1 – I broke my leg last fall. Because I’m prone to breaking bones, I pay for accident insurance but this was my first time actually using it. The check I got ended up as way more than I expected it to be. I thought they’d pour over my medical costs to match it but they sent me a check for like three times my combined medical costs. I don’t remember the exact numbers but I had enough money after ‘paying myself back’ to cover a very expensive dental procedure I needed at the same time, and still have funds left over. My family and friends just said ‘that’s how accident insurance works’ so I shrugged it off while still feeling weird that I basically profited from my injury.

    2 – I’m furloughed due to Covid and receiving unemployment. The money unemployment sends me is double what my pay check was. I knew I was being a little underpaid for my job but this amount was still way more than I expected. It’s apparently the normal amount for my state. I expected to go through my savings with the furlough, even with unemployment, but I’m actually growing my savings. The weekly check is way more than my bills, rent, car payment, and groceries costs. I feel weird spending this government money on non-life essential things.

    So even though in both cases I’ve done what I’m supposed to do, I still feel like I’ve profiting when I shouldn’t be. I’m not doing anything wrong but I feel like I am. Maybe this is stemming from guilt that I have friends who are struggling financially while I’m raking in the dough without even trying. What can I do with this misplaced guilt, if it’s even misplaced? Can I donate unemployment funds to charity?

    1. Pepper Potts*

      I can’t speak to #1, but keep in mind with #2 that in addition to covering your salary, that extra money is going toward healthcare costs, retirement, and other benefits you’d normally be getting. (Not everyone gets those during furlough.)

      Would it help if you found a few worthy causes to donate some of the money to? Once the money is legally yours, you get to choose what to do with it. Same as any paycheck.

    2. SunflowerT*

      I think the first thing to do is shore up your finances so you can withstand future hardships. Make sure you have 3-6 months living expenses in a savings account that you won’t be tempted to use for vacations or takeout. Personally I would build 3 months emergency fund and then start splitting future money between emergency fund and charity. I’ve found several local charities that are doing a lot of good work related to COVID impacted families and businesses so some months I put extra money towards them, other months I send extra to anti-racist groups.

      1. Not So NewReader*

        Yep, this. Make sure you are set financially for a while.

        If you are in a good spot, check up-coming expenses to see what is needed. Winter always brings so much added expense here. One of the things I like to do is pay ahead on my oil bill. I know of people who pay ahead on their power bill, too.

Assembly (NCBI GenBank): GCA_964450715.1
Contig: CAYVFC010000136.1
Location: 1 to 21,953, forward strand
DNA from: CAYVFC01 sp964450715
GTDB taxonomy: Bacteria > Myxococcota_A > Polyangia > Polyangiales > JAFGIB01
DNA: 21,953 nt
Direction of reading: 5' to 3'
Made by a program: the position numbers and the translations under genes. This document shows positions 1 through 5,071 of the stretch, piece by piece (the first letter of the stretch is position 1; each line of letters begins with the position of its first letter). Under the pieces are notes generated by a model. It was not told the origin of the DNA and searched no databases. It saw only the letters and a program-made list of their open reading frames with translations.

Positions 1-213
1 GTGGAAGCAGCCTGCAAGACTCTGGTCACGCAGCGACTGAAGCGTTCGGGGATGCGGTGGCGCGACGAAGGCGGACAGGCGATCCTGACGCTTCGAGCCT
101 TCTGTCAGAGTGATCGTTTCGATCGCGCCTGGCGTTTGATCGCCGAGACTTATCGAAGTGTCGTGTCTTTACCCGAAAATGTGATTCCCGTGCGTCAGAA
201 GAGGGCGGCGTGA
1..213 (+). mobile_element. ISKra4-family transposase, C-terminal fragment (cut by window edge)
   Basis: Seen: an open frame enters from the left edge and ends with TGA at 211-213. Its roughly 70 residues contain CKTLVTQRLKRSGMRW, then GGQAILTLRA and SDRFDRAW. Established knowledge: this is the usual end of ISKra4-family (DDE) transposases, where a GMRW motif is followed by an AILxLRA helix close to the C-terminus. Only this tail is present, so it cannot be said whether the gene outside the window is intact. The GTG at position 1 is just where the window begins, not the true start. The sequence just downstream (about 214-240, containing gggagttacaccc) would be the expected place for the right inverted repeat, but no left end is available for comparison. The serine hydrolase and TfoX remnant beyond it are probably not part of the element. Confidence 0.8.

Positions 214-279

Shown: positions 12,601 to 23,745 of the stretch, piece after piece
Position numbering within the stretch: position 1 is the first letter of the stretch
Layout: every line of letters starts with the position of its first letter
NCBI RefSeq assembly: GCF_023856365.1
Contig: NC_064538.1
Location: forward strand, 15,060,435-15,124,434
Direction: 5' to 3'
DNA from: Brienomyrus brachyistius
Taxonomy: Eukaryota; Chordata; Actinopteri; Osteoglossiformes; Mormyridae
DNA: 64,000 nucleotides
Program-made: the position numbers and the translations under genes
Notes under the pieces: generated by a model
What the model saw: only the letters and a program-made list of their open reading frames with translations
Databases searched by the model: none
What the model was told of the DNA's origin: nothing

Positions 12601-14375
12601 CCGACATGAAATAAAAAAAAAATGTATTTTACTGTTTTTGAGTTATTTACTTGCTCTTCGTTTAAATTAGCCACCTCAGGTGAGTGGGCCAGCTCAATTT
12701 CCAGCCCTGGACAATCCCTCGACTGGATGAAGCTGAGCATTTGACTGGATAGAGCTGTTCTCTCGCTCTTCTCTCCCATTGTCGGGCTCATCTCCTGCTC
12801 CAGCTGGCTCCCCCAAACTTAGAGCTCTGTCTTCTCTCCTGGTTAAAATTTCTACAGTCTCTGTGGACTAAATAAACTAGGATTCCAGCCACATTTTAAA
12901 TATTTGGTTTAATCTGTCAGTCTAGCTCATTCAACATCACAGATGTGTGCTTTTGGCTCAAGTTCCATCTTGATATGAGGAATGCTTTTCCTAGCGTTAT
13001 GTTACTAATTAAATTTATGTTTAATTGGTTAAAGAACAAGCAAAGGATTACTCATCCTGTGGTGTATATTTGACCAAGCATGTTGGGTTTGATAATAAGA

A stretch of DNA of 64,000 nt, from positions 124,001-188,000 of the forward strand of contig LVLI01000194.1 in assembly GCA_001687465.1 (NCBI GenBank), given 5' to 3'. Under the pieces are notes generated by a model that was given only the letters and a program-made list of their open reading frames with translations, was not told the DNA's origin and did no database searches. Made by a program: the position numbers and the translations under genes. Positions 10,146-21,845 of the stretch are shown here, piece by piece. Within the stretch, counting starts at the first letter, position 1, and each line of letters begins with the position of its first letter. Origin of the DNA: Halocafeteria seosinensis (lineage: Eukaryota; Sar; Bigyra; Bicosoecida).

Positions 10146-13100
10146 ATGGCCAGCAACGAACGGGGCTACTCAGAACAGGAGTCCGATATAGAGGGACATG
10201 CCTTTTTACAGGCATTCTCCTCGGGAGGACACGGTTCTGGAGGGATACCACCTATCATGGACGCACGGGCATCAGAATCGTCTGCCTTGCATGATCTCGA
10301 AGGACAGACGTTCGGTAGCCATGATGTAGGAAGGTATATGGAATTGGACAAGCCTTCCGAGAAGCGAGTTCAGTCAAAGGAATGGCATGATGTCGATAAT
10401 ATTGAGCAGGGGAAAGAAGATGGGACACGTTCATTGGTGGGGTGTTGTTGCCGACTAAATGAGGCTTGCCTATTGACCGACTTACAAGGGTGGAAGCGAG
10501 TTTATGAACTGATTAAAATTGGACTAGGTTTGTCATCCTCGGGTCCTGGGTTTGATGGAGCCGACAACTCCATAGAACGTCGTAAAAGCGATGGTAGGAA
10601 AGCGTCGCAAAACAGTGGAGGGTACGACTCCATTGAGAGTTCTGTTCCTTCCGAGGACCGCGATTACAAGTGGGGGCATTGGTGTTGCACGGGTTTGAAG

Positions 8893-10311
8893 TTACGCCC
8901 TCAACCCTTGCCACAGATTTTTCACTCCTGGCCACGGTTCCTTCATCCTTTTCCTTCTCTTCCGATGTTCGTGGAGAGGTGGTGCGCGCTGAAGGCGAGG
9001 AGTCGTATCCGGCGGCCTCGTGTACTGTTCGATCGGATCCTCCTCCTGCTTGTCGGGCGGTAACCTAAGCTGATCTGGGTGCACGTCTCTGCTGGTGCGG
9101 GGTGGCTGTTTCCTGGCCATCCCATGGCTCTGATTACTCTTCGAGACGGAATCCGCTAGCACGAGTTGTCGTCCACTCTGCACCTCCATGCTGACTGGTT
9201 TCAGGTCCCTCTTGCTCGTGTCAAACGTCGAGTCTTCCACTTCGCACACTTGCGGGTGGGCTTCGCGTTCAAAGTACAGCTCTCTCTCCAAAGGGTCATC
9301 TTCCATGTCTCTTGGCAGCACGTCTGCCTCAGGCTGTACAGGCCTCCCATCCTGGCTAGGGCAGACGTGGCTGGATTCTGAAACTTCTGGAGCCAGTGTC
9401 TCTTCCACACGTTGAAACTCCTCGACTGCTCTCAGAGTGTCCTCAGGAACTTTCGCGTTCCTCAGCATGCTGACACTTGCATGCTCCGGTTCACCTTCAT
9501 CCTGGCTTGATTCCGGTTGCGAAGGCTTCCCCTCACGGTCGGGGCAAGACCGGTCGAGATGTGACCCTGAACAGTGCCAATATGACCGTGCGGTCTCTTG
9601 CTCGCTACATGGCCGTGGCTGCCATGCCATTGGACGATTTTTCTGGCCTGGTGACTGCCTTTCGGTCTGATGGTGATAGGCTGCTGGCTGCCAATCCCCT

3. Aphrodite*

      I think your guilt is unwarranted. The insurance company obviously sent you what they owed you. As for the unemployment, I would keep it all in a liquid savings account or money market fund at your bank. Right now, you may feel you are swimming in cash but things can change so swiftly that the more money you have in savings the better. Personally, I wouldn’t donate to charity (other than my long-time monthly one to a local cat rescue) because I am a firm believer in that old airline emergency order to “put your own mask on first before you help others.” No one has any idea how long, how severe, how economically crazy this virus is going to impact us, and having a solid savings plan means that you might avoid being a burden to others later.

    4. valentine*

      Please keep the money. And enjoy it! It’s yours now and it’s not like you found it on the street. You bought insurance. A rep paid your claim. Your employer underpaid you. Your state has higher regard for you/r neighbors. Everyone should be comfortable and making yourself less so (on principle!) isn’t a net gain.

    5. AGD*

      I completely understand the sense of guilt! I found it helped to think of it like this: if everyone else in my situation were getting $X or %Salary and I weren’t, that’s what would be unfair.

      For various reasons, I made more money than anticipated this past year and ended up deciding to pour a big proportion of that into a separate savings account for retirement. That way it doesn’t constantly give me the illusory sense that I somehow earned too much – and it’s locked away for a good purpose.

    6. HannahMiss*

      I was in a similar situation with unemployment up through July – making way more than I usually would. I got called back to work, but my roommate hasn’t. During this whole thing, we both kept that overage in savings because we didn’t have faith that there would be government relief once the $600 expired. I found it helped me to think of the extra as an advance on relief since the economic fallout is going to last longer than the relief will. My roommate will be slowly using what she saved since our state unemployment is about to drop to an unlivable amount.

    7. The Gollux, Not a Mere Device*